When teens reach legal working age, many are encouraged to go out and find a job. Something to give them a taste of the adult world, to help them save money while they are still able to live at home. But for some young teens who have taken that initiative, it’s not always an easy road.
My boss is inclusive when it comes to hiring. In my workplace, I have the pleasure of working with a girl who is only 14. She has a strong work ethic, rock-solid communication skills, and is efficient at keeping the place going. At work, this 14-year-old is so responsible and mature that it’s easy to forget her age—that is, until she eats too much sugar!
Despite being an enthusiastic and knowledgeable employee, she still faces challenges that others do not. With the majority of her coworkers ranging in age from 20 to 40, she often has to work harder than the rest of us to be taken seriously. It seems that for some customers, it’s hard to accept that someone so young could know just as much as someone twice her age. Customers will sometimes assume that because of her youth, she has no knowledge of how the world works.
One of the most frustrating aspects of working at such a young age is all the questions: “How old are you? Are you even allowed to work here? Do you need to be supervised?” While these questions may be out of concern for a violation of child-labour laws, they are often misplaced and come out as being patronizing.
There are several laws and strict guidelines in place for employing young teens, and if a business wants to remain successful and avoid controversy, it is assumed they would follow these guidelines.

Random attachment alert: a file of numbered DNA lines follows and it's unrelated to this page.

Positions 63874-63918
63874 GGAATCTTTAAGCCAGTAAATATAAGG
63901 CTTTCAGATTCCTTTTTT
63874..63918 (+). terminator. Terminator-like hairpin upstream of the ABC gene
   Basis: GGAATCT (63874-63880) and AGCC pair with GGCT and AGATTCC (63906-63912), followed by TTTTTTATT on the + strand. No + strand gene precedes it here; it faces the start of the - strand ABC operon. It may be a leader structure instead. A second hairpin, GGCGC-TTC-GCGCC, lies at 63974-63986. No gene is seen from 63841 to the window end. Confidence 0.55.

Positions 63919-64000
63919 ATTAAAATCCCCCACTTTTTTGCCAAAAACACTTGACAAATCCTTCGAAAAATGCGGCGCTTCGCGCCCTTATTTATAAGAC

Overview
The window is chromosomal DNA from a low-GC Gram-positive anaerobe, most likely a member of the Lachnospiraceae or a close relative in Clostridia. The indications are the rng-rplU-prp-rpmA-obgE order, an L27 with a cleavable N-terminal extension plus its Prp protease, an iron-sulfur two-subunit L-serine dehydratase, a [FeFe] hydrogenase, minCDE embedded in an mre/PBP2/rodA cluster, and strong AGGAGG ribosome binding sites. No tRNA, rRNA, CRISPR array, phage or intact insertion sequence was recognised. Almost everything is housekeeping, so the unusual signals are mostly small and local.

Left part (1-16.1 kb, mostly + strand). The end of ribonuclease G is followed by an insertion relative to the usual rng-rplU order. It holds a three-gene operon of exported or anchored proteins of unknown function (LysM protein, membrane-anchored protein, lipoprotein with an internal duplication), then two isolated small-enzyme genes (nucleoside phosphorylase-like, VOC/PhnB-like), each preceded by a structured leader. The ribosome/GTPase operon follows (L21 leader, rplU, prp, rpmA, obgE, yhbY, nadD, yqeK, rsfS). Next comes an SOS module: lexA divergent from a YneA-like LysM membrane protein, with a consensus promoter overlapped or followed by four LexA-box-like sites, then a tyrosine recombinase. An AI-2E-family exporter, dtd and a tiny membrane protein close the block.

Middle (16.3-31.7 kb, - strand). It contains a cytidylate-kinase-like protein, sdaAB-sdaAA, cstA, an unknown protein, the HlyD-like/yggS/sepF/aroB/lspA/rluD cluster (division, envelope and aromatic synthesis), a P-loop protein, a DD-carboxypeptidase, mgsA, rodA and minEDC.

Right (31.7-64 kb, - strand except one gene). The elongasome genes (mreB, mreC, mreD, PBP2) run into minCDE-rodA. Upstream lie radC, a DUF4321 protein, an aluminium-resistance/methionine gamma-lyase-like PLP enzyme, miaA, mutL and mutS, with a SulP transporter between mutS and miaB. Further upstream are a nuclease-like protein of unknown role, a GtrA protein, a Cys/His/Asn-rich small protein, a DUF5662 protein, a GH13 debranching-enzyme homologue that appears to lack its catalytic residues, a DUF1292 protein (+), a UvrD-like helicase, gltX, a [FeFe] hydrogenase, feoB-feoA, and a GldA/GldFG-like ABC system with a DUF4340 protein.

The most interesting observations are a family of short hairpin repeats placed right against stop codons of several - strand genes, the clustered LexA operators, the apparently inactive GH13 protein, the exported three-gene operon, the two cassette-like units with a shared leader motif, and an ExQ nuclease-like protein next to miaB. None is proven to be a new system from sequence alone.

From 2003 to 2019, children as young as 12 were legally allowed to work in British Columbia at any type of job, including trades, mining or construction, however the workplace hazards involved were deemed unfit for minors. This law was changed in April 2019 to raise the minimum working age to 16. Younger teens, however, are still allowed to hold a job so long as they have parental consent.
There are several restrictions that are in place for those working under 26. Minors are not permitted to do any work considered hazardous to their health and safety. So working in a flower shop is fine while working at a construction site is not. Young employees between 12 and 16 are also not allowed to work for more than 12 hours during a school week and cannot work during school hours. A notable exception to these laws is children employed in a family business, which may not be covered by the Employment Standards Act of B.C. These regulations for working minors are in place to ensure that a teen’s job does not interfere with their education or other aspects of their lives.
In the case of my young coworker, she is aware of the rules set out by the Employment Standards Act as is everyone else in the workplace. She keeps track of her hours and she knows that she is not permitted to open or close without a legal adult present.
I think that those teens that are ambitious enough to get a job—especially at 14—deserve respect. As a society, we can’t pressure our teens to go out and work a minimum wage job, and then belittle them for doing so.
It’s troubling to watch this bright young employee be dismissed or ignored altogether simply because of her age. If the customers saw how hard she works or how quickly she learns new things, perhaps they wouldn’t be so quick to assume that they need to speak to someone with more “experience.”
What’s more is that these young workers offer so much potential that is often overlooked. Even if they may not know all the tools of the trade right away, their drive that motivated them to get a job in the first place will also push them to learn as much as they can. Many adults could stand to learn from these young teens that take their jobs and their responsibilities seriously.